Filtering also can be based on other information such as network conditions, device connectivity, and device capabilities. For example, the policy server 1 can limit the types of policies downloaded to a target based on the state of the network. For a heavily loaded network, one set of policies may be downloaded to a target while another set may be downloaded for a lightly loaded network. Either a set for heavily loaded network or a different set for lightly loaded network may be downloaded to a particular target. Also, depending on the layout of the network and the location of a given target in the network, only a subset of policy information may apply to the target. For example, if traffic is identified as requiring high QoS (Quality of Service), a policy required for that purpose may be downloaded only to those targets that are in the data path of the given traffic. In another instance, capabilities of a network target may dictate what the appropriate policies are. Policies that require a set of capabilities the target does not have need not be downloaded to the device.
Policy filtering also can be based on other devices that the target may be serving as a proxy for policy information. For example, information on the children of the target also may be used as filters for policy selection. That is, if the relevant policy information has children elements for which the target is a proxy, these elements may also be considered applicable for policy filtering. Table 1 shows an example of policies applicable to targets in terms of time, user and destination IP, among others.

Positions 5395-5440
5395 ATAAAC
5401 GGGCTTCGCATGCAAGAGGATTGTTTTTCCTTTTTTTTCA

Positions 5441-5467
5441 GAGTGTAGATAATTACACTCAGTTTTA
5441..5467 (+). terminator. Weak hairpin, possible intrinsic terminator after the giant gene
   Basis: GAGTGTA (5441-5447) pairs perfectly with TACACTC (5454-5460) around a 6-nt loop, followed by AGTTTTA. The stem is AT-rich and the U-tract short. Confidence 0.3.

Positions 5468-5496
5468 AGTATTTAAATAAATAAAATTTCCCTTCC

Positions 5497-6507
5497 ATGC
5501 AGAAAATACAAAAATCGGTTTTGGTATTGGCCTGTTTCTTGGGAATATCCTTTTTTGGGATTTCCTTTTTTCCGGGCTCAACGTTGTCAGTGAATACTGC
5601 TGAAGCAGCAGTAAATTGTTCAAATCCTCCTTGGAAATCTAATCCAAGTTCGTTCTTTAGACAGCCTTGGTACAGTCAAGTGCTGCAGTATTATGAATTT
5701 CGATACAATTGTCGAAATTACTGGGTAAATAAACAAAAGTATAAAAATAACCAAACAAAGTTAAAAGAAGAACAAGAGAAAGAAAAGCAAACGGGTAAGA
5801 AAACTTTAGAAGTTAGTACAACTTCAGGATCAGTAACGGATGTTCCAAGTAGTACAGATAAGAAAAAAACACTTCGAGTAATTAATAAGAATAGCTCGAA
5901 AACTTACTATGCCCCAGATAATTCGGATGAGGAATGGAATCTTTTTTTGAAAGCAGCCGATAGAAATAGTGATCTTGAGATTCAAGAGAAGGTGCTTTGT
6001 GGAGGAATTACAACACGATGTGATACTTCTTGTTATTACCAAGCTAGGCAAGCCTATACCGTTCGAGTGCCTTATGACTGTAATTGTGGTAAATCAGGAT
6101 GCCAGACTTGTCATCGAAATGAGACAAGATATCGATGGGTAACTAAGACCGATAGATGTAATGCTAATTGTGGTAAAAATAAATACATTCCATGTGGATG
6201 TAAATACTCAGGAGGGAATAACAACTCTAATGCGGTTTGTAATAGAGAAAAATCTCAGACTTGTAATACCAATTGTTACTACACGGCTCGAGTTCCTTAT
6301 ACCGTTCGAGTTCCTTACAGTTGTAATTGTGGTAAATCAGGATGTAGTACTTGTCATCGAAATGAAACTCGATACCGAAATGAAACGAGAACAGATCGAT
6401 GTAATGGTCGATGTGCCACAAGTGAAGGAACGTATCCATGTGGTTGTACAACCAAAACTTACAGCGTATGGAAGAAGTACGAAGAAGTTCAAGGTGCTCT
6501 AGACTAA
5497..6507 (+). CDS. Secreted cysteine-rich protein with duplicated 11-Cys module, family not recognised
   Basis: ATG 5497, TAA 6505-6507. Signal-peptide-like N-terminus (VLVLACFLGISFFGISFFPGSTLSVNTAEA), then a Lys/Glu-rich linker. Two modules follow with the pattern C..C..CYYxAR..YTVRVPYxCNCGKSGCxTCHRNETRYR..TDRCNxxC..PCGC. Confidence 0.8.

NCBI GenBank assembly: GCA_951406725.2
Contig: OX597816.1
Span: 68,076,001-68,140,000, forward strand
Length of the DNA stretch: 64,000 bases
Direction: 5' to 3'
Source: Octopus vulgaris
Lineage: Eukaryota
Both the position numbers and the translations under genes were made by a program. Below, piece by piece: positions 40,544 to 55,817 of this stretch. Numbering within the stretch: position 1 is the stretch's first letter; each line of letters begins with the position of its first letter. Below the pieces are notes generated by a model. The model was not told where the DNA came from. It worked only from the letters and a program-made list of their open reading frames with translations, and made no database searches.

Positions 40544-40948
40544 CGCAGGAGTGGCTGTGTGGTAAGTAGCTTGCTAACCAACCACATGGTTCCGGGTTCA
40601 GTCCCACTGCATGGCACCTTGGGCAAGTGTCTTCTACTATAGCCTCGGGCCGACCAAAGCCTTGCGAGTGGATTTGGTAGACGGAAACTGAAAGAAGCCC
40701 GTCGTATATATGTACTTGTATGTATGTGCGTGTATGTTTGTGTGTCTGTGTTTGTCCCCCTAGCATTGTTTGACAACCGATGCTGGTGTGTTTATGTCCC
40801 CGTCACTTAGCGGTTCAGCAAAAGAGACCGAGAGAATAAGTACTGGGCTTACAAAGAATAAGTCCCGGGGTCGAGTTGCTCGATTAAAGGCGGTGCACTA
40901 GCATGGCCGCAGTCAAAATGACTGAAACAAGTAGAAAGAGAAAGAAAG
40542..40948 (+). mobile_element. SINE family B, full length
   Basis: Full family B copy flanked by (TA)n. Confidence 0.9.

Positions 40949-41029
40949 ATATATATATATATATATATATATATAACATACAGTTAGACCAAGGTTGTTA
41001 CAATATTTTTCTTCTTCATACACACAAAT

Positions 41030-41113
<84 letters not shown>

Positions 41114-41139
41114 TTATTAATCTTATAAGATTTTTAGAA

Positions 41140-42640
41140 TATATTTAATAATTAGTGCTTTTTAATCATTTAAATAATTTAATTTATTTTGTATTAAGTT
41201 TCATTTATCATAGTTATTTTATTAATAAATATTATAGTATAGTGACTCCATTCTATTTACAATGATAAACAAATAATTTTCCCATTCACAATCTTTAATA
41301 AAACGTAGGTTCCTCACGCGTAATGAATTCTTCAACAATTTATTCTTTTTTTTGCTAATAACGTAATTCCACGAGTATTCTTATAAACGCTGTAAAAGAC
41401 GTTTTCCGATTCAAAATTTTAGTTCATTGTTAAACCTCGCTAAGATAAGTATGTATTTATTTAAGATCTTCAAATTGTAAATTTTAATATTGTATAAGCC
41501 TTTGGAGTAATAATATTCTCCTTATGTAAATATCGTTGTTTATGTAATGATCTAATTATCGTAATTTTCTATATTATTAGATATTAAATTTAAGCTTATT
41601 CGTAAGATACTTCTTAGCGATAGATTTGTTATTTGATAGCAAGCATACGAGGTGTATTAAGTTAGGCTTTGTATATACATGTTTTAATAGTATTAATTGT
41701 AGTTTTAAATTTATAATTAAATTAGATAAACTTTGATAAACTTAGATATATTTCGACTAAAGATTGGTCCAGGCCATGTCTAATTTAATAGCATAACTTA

. . .
8 AM-5 PM
8 AM-5 PM
8 AM-5 PM
1 PM-5 PM
The policies targeted to Device x at 8 AM include P1 (8 AM to 5 PM) and P5 (no time and device restriction). Since P2, P3, and P4 are not applicable to Device x at 8 AM, these policies are filtered out of the selection when providing the relevant policies to Device x. When the time changes to 1 PM, P4 is added to the policies applicable to Device x and is sent to the device or proxy. At 5 PM, all the policies except P5 are filtered out. In this simplified example, policy filtering is used to determine which policies are applicable to a particular target based on the target and time constraints.
As policy is found to be relevant for the particular target based on target information, relative subsets of a policy tree are recorded in the policy server's database 8 as applicable to that target (block 120). These relative subsets are recorded using the name of the applicable policy data node as described with respect to FIG. 2. The target associated with the policy (hence the node) is recorded either in the policy tree directly or in a separate structure that keeps track of all connected targets (i.e. a target information list containing names of the targets corresponding to the names of the respective relevant nodes in the policy tree).